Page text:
• Tyre condition. Check tyre pressures are correct, and the tyres have sufficient tread. In the wet at 50mph a tyre with 1.6mm of tread, the legal limit, takes 25% longer to stop than tyres with 3mm of tread. We recommend replacing tyres at 3mm.
  • Wiper blades wear. Wipers work extra-hard in winter due to grit from the roads, so check the wipers clear the screen without smears. If they must be replaced then invest in a premium brand, which consistently come out top in comparative tests. When de-icing your car lift the blades off the screen to ensure they are not frozen to the screen.
  • Fluids level. Check the windscreen fluid is topped up, and with the correct rating for sub-zero temperatures. RAC recommend a pre-mix, effective down to -15C. Most modern cars use a long-life antifreeze but check if it might need changing.
  • Check the car has a can of de-icer and an ice scrapper. Allow an extra ten minutes before a journey to make sure all the car windows and mirrors are de-iced and demisted. Use the air conditioning to dry the air in the car and speed up demisting. Make sure the inside of the windows are clean to help minimise headlight glare. Don’t leave the car idling unattended – thieves are watching for this opportunity!
  • In-car equipment. This should include a warm blanket, mobile phone charger, torch, warning triangle, and a high visibility fluorescent bib in case occupants must get out of the car on an unlit rural road. Also, keep a pair of dry shoes in the car so your feet don’t slip on the pedals.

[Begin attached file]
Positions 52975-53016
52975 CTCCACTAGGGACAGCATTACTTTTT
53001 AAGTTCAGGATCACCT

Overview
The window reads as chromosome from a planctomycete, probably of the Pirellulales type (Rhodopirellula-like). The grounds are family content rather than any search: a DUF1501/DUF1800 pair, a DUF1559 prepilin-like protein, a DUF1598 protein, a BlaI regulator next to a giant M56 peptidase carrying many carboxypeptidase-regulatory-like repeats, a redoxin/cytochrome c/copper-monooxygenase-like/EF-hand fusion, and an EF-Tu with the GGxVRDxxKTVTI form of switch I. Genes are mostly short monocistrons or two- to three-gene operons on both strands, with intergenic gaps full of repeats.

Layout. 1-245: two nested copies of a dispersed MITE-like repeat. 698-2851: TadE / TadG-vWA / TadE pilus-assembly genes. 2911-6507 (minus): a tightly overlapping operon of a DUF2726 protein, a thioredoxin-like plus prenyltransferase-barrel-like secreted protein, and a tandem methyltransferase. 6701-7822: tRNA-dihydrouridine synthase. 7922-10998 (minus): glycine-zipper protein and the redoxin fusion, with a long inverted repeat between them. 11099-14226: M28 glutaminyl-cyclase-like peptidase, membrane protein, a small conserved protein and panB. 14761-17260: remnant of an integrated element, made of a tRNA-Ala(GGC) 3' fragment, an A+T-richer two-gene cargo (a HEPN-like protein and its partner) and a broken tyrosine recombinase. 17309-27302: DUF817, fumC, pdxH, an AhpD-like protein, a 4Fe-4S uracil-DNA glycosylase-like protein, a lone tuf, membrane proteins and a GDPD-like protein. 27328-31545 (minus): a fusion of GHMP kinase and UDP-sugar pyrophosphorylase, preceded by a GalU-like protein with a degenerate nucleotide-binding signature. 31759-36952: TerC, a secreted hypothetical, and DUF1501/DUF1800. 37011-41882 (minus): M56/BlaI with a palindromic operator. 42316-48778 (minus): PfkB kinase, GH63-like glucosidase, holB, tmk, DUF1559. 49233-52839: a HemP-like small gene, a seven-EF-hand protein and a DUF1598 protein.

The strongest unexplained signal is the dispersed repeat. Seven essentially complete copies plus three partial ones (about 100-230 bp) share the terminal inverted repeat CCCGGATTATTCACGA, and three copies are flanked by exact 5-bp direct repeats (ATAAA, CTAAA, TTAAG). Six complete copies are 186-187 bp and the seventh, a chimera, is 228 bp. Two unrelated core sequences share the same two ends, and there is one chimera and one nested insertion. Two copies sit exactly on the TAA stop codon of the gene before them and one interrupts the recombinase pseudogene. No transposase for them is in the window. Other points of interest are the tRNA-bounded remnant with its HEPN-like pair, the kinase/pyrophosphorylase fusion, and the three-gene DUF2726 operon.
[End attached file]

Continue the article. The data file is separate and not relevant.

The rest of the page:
• Smart phone app. If you have a smart-phone download the What3Words app. This identifies any location by three words which can be given to the emergency or recovery services. This is particularly helpful on roads with few obvious landmarks.
  • Emergency information. Have a Lions Club ‘message in a bottle’ with personal and medical details in the glove compartment to assist emergency services.
  • Refresh knowledge. Take time to re-read your car manual to refresh knowledge of how the car’s comfort and safety systems function. There may be advanced driving assistance systems you are not familiar with.  

  • Weather reports. Check if heavy rain, fog, floods, icy conditions, or snow are forecast. No journey is worth the risk.
  • Safe routes. Use online map services to plan your route to minimise more demanding roads. Use motorways or dual carriageways as much as possible – these are the safest classification of roads and are likely to have been gritted. Minimise routes with difficult junctions. The most frequent setting for older driver collisions is turning right at T-junctions. (If you break down on a motorway DO NOT put out a warning triangle as this could increase you risk of being knocked down.)
  • Safe times. If possible avoid rush hours – statistically the riskiest times for older drivers.